In this tutorial, you will learn the basics of Excess-3 and Gray codes, including their definitions, conversion methods, advantages, and disadvantages. You will explore their applications in digital systems and understand the differences between Gray and Baudot codes, as well as the distinctions between Excess-3 and ASCII codes. This overview will provide insights into the functionalities and uses of these coding systems in computing.

**Contents:**

- What is Excess-3 Code?
- Decimal to Excess-3 Conversion
- Excess-3 to Decimal Conversion
- Advantages of Excess-3 Code
- Disadvantages of Excess-3 Code
- What is Gray Code?
- Binary to Gray Code Conversion
- Gray Code to Binary Conversion
- Advantages and Disadvantages of Gray Code
- Applications of Gray and Excess-3 Codes
- Differences Between Gray and Baudot Code
- Differences Between Excess-3 Code and ASCII Code
- Differences Between Gray and Excess-3 Code

## What is Excess-3 Code?

Excess-3 code is an unweighted, self-complementary code that is used to overcome the shortcomings found in BCD codes. Excess-3 like BCD is also used to represent decimal numbers and is a 4-bit encoded form of it in terms of 0s and 1s.

For each decimal digit, the excess-3 code is obtained by adding three (0 0 1 1) to its corresponding BCD code or it can also be obtained by adding 3 to its decimal digit and then writing the equivalent binary number for it.

The following table shows the excess-3 code for decimal digits.

Decimal Numbers | BCD | Excess-3 code |
---|---|---|

0 | 0000 | 0011 |

1 | 0001 | 0100 |

2 | 0010 | 0101 |

3 | 0011 | 0110 |

4 | 0100 | 0111 |

5 | 0101 | 1000 |

6 | 0110 | 1001 |

7 | 0111 | 1010 |

8 | 1000 | 1011 |

9 | 1001 | 1100 |

As shown in the table, each excess-3 code is obtained by adding 3 to its BCD code.

## Decimal to Excess-3 Conversion

To convert a decimal number into excess-3, we write down the equivalent excess-3 codes for each decimal digit separately. To get the excess-3 codes for each digit,

- We add 3 to each decimal digit individually, the maximum sum that can occur this way is 9 +3 = 12.
- We then write down the binary values in 4-bits for each obtained digit.
- Alternatively, we can add 0011 to the BCD codes for each decimal digit directly.

For example,

- (67.43)
_{10}in excess-3 is given as: –

67.43 + 33.33 = (9) (10) . (7) (3) (Add 3 individually to each digit)

= (1001 1010. 0111 0011) (Each digit’s corresponding binary value is written) - (1542) in excess-3 is given as: –

1542 + 3333 = (4) (8) (7) (5) (Add 3 individually to each digit)

= (0100 1000 0111 0101) (Each digit’s corresponding binary value is written)

## Excess-3 to Decimal Conversion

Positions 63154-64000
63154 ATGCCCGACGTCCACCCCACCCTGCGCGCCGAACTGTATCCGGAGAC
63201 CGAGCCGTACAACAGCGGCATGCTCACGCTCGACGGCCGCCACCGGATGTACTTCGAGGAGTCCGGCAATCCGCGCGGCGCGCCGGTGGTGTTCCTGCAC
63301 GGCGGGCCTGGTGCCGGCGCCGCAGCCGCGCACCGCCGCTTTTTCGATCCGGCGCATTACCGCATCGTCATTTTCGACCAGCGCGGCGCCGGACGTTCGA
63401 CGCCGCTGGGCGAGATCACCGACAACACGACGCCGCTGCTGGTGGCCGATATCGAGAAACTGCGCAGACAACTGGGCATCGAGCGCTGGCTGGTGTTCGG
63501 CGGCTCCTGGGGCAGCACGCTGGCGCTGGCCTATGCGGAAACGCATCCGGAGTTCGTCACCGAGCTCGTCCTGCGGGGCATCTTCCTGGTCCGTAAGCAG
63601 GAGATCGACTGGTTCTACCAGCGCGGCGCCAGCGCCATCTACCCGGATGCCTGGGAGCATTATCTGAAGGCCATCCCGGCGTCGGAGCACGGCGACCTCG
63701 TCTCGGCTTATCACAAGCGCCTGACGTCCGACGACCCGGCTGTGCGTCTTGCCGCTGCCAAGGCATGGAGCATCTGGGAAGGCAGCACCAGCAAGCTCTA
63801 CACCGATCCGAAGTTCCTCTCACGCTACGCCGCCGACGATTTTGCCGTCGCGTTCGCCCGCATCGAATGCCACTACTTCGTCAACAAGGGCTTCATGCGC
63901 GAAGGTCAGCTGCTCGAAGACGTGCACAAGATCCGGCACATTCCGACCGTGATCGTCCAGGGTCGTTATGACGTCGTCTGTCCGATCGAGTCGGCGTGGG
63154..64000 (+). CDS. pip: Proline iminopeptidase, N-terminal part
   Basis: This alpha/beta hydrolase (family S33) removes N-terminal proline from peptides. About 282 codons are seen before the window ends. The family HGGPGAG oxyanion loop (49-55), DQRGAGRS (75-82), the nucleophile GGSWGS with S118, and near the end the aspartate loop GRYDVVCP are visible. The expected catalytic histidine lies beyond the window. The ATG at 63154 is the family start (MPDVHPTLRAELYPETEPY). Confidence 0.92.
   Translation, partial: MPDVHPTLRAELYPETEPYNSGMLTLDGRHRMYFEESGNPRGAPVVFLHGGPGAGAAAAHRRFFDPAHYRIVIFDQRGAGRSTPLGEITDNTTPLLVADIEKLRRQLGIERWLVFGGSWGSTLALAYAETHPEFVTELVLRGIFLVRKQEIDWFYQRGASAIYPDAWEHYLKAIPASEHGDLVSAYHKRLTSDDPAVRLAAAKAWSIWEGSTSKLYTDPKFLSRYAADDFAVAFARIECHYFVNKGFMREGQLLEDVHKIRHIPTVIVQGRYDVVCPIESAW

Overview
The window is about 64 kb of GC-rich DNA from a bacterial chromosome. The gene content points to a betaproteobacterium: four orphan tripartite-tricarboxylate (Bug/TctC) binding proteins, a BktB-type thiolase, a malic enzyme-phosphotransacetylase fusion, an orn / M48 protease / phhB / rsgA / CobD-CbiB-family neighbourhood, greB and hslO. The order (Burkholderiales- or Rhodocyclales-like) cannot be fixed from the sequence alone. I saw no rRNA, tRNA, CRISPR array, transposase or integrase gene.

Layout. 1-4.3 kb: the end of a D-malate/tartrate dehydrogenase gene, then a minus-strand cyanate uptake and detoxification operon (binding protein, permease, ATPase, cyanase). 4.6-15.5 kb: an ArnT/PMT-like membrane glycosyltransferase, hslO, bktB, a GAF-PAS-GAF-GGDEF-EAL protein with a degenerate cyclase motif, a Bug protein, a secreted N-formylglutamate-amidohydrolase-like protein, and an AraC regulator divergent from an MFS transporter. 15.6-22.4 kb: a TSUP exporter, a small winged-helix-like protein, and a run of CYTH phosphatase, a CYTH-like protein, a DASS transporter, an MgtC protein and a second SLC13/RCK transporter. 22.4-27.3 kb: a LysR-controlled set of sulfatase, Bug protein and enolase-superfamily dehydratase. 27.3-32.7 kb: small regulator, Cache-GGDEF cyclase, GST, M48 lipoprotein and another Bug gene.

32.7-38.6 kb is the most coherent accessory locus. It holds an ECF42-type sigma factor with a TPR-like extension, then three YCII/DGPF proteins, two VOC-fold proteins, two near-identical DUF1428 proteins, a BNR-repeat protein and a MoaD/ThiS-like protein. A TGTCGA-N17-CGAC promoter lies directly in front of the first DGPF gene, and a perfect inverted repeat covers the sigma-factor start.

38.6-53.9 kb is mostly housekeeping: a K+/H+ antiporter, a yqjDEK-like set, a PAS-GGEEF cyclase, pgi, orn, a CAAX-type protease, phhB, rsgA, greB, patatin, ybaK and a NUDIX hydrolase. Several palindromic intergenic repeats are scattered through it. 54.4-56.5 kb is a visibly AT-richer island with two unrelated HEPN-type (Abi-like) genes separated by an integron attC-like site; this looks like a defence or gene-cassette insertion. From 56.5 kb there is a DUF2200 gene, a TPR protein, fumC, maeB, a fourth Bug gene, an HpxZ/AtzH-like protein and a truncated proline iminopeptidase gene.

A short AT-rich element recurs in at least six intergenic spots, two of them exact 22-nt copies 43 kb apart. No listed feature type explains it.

To convert a decimal number into excess-3, we will follow reverse steps of what we did previously. The steps are:

- Make groups of 4-bits beginning from the LSB.
- Subtract 0011 from each group of 4-bits, and write down its equivalent decimal value.
- For conversion into decimal, the groups must lie between (0011-1100) as only these are valid Excess-3 groups that have decimal single-digit representations.
- For example, if we had 1111 as the group, subtracting 0011 from it, it becomes 1100 which is 12 in decimal and is not a single digit.

Examples of Excess-3 to decimal conversion are,

- (1011 1000) in decimal is given as: –

(1011 – 0011) (1000 – 0011) = (1000) (0101) (Subtracting 0011 from each group)

= (85)_{10} - (1010 1100) in decimal is given as: –

(1010 – 0011) (1100 – 0011) = (0111) (1001) (Subtracting 0011 from each group)

= (79)_{10}

## Advantages of Excess-3 Code

The advantages of Excess-3 code include:

- It is self-complementary, meaning the 9’s complement of decimal digits corresponds to their respective Excess-3 codes as 1’s complements. For example, the 9’s complement of 0 (which is 9) has an Excess-3 code of 0011. Inverting all digits results in 1100, which is the Excess-3 code for 9.
- It simplifies overflow detection, which is not possible with Binary-Coded Decimal (BCD) codes.
- It retains a sequential nature like BCD, allowing for easier processing.
- Bits in the Excess-3 coding system are faster and easier to operate on compared to a pure binary system.
- It is self-complementing, so performing a 1’s complement operation on any Gray number yields another Gray number.

## Disadvantages of Excess-3 Code

The disadvantages of Excess-3 code are:

- It requires four bits to represent a decimal number, while a pure binary system can represent the same decimal number with fewer bits, making Excess-3 less efficient.
- Performing arithmetic operations with Excess-3 numbers is more complex, requiring separate techniques and algorithms.
- Only ten 4-bit combinations are used out of a possible 16, leading to a higher frequency of errors.

## What is Gray Code?

Gray Code is also an unweighted code. Gray Code is obtained from the binary form of decimal digits. It is known as a unit distance code as between the gray codes of any two successive binary numbers only one-bit changes. Here is a table that shows the gray codes for digits from 0-15.

Binary’s decimal value | Binary Number | Gray Code |
---|---|---|

0 | 0000 | 0000 |

1 | 0001 | 0001 |

2 | 0010 | 0011 |

3 | 0011 | 0010 |

4 | 0100 | 0110 |

5 | 0101 | 0111 |

6 | 0110 | 0101 |

7 | 0111 | 0100 |

8 | 1000 | 1100 |

9 | 1001 | 1101 |

10 | 1010 | 1111 |

11 | 1011 | 1110 |

12 | 1100 | 1010 |

13 | 1101 | 1011 |

14 | 1110 | 1001 |

15 | 1111 | 1000 |

As shown in the table,

- Between any two successive gray codes, only one-bit changes. It also can be noted that gray code is non-sequential, as the next decimal digit’s gray code cannot be obtained by adding 1 to its previous gray code.

## Binary to Gray Code Conversion

The gray code for a number can be obtained from its binary number using the following steps: –

- Write down the binary form of the number.
- The first digit (MSB) of binary is copied as the first digit of gray code.
- The next bits can be obtained by performing XOR operations between the neighbouring binary digits going from MSB to LSB.
- This is done till we perform XOR operation between the two last binary digits.

Here are some examples shown in the figure.

As shown in the figure,

- (1011) in gray code is written as: –
- The first digit 1 is copied as it is.
- The next gray digit is (1 XOR 0) as 1 is the MSB of binary and 0 is its right neighbouring bit. Thus,

1 XOR 0 = 1 - The next digit is (0 XOR 1) = 1
- The next is, 1 XOR 1 = 0
- Thus, the obtained gray code is 1110.
- (1100) in gray code is written as: –
- The first digit 1 is copied as it is.
- The next gray digit is (1 XOR 1) as 1 is the MSB of binary and 1 is its right neighbouring bit. Thus,

1 XOR 1 = 0 - The next digit is (1 XOR 0) = 1
- The next is, 0 XOR 0 = 0
- Thus, the obtained gray code is 1010